I went into the big barroom of the Hope So. I had never seen the place so full, nor had it ever seemed so quiet. The whole long bar was lined by shirt-sleeved men, with hats slouched back and vests flapping wide. Those who were not drinking were talking low. Half a dozen tables held as many groups of dusty, motley men, some silent, others speaking and gesticulating, all earnest.
At first glance I did not see any one in whom I had especial interest. The principal actors of my drama did not appear to be present. However, there were rough characters more in evidence than at any other time I had visited the saloon. Voices were too low for me to catch, but I followed the direction of some of the significant gestures. Then I saw that these half dozen tables were rather closely grouped and drawn back from the center of the big room. Next my quick sight took in a smashed table and chairs, some broken bottles on the floor, and then a dark sinister splotch of blood.
I had no time to make inquiries, for my roving eye caught Frank Morton in the doorway, and evidently he wanted to attract my attention. He turned away and I followed. When I got outside, he was leaning against the hitching-rail. One look at this big rancher was enough for me to see that he had been told my part in Steele's game, and that he himself had roused to the Texas fighting temper. He had a clouded brow. He looked somber and thick. He seemed slow, heavy, guarded.
"Howdy, Russ," he said. "We've been wantin' you."
"There's ten of us in town, all scattered round, ready. It's goin' to start to-day."
"Where's Steele?" was my first query.
"Saw him less'n hour ago. He's somewhere close. He may show up any time."
"Is he all right?"
"Wai, he was pretty fit a little while back," replied Morton significantly.
"What's come off? Tell me all."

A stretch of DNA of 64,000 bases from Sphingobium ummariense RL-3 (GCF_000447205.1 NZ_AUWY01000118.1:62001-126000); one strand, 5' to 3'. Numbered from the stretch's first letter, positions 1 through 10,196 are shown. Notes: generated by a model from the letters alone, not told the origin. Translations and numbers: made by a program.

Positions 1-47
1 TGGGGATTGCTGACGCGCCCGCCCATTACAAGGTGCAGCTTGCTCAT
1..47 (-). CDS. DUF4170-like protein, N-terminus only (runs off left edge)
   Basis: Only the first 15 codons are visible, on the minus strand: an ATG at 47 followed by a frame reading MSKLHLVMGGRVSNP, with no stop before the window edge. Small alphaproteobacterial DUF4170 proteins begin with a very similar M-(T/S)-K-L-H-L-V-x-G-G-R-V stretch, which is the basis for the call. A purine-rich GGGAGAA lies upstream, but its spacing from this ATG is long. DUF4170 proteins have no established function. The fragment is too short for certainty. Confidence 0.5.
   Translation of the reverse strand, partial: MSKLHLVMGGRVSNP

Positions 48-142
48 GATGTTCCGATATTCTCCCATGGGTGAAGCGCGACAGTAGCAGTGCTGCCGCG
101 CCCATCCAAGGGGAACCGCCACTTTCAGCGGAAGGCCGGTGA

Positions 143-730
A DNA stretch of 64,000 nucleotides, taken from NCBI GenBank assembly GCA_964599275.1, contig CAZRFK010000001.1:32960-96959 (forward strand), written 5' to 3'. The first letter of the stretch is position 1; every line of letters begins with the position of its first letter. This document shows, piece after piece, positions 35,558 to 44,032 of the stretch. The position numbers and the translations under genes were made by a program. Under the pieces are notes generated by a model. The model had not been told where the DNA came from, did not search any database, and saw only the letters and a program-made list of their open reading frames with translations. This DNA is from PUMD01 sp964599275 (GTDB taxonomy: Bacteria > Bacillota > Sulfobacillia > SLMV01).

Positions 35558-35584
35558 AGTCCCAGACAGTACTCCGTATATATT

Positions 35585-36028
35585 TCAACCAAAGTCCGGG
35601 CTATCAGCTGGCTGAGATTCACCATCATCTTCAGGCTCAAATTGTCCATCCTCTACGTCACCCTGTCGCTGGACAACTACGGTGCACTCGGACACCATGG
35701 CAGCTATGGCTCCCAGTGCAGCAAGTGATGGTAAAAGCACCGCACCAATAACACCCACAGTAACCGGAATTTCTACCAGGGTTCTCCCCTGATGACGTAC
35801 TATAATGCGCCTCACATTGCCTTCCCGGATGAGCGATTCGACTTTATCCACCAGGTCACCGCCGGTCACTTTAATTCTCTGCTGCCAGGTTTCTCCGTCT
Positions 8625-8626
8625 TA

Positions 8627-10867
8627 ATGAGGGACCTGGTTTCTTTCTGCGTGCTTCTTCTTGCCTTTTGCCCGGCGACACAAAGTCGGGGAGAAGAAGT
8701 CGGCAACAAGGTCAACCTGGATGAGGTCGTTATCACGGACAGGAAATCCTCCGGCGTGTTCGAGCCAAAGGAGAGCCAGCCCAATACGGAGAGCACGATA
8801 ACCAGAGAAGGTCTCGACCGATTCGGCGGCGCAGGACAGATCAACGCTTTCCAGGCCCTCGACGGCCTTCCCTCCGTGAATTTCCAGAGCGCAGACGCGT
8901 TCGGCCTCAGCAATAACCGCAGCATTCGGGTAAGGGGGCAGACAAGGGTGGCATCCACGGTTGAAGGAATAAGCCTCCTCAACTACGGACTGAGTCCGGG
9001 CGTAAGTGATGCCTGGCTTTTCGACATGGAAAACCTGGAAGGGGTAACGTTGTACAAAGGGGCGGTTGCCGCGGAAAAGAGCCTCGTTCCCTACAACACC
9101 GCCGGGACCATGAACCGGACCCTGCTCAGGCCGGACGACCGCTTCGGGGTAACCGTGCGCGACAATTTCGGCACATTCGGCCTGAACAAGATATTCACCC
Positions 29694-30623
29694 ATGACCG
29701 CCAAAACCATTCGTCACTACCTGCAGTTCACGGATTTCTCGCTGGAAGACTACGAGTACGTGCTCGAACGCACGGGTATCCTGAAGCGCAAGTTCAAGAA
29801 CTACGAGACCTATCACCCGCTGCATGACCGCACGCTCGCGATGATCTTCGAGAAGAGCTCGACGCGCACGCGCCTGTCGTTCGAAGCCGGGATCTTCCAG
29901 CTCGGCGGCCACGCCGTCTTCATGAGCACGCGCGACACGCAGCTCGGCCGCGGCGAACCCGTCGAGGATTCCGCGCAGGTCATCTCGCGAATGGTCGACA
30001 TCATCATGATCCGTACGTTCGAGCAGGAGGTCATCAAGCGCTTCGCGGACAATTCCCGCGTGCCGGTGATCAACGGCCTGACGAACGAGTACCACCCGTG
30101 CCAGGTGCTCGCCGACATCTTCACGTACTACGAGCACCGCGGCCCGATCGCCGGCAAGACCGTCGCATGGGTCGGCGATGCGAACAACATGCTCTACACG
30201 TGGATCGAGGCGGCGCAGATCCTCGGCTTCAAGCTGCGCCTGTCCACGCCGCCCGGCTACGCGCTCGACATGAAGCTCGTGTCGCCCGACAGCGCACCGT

"Wai, the ball opened last night, I reckon. Jack Blome came swaggerin' in here askin' for Steele. We all knew what he was in town for. But last night he came out with it. Every man in the saloons, every man on the streets heard Blome's loud an' longin' call for the Ranger. Blome's pals took it up and they all enjoyed themselves some."
"Drinking hard?" I queried.
"Nope—they didn't hit it up very hard. But they laid foundations." Of course, Steele was not to be seen last night. This morning Blome and his gang were out pretty early. But they traveled alone. Blome just strolled up and down by himself. I watched him walk up this street on one side and then down the other, just a matter of thirty-one times. I counted them. For all I could see maybe Blome did not take a drink. But his gang, especially Bo Snecker, sure looked on the red liquor.
"By eleven o'clock everybody in town knew what was coming off. There was no work or business, except in the saloons. Zimmer and I were together, and the rest of our crowd in pairs at different places. I reckon it was about noon when Blome got tired parading up and down. He went in the Hope So, and the crowd followed. Zimmer stayed outside so to give Steele a hunch in case he came along. I went in to see the show.